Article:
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Are Your Kids Heading Off to College Soon? Have They Executed a Power of Attorney or Advance Health Care Directive?

On Behalf of | Jun 7, 2023 | Firm News

Rolling into May is an exciting time of year for high school seniors with all of the end of year activities including graduation.  Then comes fall and some of them become college students and head off to college.  As parents, on top of all the other considerations you have with your child starting college, you may want to consider having your children execute a power of attorney and an advance health care directive.

So long as your child is 18 or older and has capacity, they can choose to execute a power of attorney – either springing into effect upon incapacity or immediately effective – and an advance health care directive.  These documents will name an agent, also known as attorney-in-fact, to handle financial matters and make medical decisions.  Hopefully the need to make medical decisions does not become necessary because your child retains the ability to make those decisions.  But with the durable power of attorney there can be some convenience, if it is immediately effective, to have the ability to handle financial matters for your child while they are away.   A durable power of attorney that is springing requires that your child be determined to lack capacity, typically by their treating physician stating so in writing, before the agent has any authority under the document.  It is my experience that immediately effective powers of attorney are much easier to implement when needed.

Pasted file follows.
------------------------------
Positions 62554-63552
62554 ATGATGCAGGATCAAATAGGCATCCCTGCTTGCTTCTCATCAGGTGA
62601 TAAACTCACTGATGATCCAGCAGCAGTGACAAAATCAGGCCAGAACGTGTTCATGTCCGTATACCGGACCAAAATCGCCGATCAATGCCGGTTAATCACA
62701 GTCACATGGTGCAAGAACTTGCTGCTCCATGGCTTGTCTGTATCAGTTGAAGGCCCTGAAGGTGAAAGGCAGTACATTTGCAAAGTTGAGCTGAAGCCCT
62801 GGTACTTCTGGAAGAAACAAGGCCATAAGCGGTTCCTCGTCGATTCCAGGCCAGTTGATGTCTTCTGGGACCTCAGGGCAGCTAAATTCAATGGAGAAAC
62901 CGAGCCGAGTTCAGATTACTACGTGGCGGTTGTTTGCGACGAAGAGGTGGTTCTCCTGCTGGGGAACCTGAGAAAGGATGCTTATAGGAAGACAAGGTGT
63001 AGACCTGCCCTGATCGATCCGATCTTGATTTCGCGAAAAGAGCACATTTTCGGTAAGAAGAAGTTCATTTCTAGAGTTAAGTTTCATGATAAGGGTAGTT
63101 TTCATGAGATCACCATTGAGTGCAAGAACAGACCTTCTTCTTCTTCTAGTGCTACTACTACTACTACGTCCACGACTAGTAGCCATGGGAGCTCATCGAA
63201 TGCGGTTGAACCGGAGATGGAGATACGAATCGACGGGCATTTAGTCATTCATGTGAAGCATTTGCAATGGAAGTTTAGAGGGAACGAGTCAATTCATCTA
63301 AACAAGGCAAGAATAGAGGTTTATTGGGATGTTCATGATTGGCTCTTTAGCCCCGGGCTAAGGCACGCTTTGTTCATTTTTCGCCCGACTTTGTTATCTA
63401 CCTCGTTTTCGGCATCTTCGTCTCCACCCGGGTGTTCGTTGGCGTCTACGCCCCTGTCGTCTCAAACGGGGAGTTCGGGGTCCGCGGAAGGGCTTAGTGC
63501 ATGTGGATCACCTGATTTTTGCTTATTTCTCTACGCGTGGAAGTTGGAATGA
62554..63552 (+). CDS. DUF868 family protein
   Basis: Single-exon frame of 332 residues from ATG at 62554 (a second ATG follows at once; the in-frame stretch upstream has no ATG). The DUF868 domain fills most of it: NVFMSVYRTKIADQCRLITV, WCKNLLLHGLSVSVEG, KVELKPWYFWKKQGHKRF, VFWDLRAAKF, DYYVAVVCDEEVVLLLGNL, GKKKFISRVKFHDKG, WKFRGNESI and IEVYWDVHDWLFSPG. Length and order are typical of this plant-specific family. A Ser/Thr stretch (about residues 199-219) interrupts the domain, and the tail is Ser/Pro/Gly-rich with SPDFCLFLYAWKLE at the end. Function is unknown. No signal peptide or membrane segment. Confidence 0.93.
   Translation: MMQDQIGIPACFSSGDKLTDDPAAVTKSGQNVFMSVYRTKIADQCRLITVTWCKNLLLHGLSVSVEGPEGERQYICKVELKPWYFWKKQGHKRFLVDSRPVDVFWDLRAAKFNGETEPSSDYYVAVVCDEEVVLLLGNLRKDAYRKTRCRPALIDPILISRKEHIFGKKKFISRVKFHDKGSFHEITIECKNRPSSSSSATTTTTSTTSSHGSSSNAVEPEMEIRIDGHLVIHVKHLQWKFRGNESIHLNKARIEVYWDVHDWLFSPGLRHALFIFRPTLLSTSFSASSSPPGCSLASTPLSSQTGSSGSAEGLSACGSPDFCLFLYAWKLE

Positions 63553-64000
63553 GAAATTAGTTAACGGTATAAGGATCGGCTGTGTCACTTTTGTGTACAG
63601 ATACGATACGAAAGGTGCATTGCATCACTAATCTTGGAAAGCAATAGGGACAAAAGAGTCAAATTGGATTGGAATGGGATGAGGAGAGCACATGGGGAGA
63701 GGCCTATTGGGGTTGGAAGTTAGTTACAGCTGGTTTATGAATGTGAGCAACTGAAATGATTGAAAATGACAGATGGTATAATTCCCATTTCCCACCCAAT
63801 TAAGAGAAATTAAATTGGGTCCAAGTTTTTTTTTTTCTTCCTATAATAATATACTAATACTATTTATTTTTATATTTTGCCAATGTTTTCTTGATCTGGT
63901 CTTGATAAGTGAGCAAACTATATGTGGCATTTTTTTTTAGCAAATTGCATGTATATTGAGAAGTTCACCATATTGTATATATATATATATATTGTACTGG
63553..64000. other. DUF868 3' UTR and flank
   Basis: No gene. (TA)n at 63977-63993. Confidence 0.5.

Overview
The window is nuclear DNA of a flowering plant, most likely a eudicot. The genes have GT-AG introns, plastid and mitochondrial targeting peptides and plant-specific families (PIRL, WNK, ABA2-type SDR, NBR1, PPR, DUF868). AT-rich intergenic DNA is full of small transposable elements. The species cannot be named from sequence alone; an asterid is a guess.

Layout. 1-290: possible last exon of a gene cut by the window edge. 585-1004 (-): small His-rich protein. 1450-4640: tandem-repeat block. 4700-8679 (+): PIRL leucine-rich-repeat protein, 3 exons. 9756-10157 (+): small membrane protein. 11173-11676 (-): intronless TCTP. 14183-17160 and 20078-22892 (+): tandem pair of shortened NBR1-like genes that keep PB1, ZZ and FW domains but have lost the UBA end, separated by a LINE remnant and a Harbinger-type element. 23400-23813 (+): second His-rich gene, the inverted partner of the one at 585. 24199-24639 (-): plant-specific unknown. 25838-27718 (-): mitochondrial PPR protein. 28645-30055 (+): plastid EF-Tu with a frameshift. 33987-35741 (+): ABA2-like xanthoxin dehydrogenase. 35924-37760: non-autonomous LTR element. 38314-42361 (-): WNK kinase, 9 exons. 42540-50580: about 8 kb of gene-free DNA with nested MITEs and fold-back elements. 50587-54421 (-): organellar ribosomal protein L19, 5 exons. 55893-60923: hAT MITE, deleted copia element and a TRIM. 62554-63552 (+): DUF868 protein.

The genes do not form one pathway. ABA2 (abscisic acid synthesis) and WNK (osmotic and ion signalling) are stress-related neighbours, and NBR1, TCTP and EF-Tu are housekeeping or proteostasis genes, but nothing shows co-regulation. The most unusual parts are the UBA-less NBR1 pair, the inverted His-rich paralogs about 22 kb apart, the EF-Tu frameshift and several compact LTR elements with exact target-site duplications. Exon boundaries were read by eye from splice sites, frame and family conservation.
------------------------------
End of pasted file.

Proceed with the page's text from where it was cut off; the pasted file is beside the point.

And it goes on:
There are statutory forms for the power of attorney and advance health care directive that can be found online, completed, and signed.  The signature on the California statutory power of attorney must be notarized.  The statutory advance health care directive can either be notarized or witnessed by two individuals.  The statutory forms are sufficient, but having an attorney meet with your child and draft the documents has benefits.  If your child has questions about the document and they meet with an attorney, then they know that any conversation they have with the attorney is confidential and the documents can be specifically drafted per their wishes.  It also helps if there are concerns regarding validity if an attorney drafts and handles the signing of the documents.

The main purpose of an adult executing a power of attorney and advance health care directive is to avoid a conservatorship if the person loses capacity.  The hope is that a conservatorship is never a concern, but it saves a lot of money and stress to have the documents in place if they are ever needed.

It is important to note that your child, at 18, is now an adult and has the right to choose who will act as their agent under the documents.   Some of the questions I ask the children when I meet with them is whether they are comfortable with their parents having the right to access digital assets including access to social media such as Instagram and the child’s cell phone.  Sometimes there is hesitation, especially with cell phone access, and we can discuss if they want to have someone else specifically handle those types of assets.

The documents can be changed at any time by either revoking them or executing new documents.  So, if your child changes their mind about who they want to act on their behalf or want to change other terms, they are the ones with the ability to make those changes.

As parents, you can make it a graduation gift to your high school senior AND to yourself by encouraging them to execute a durable power of attorney and advance health care directive.  Please contact me if you have questions or if your child wants to meet with me to discuss.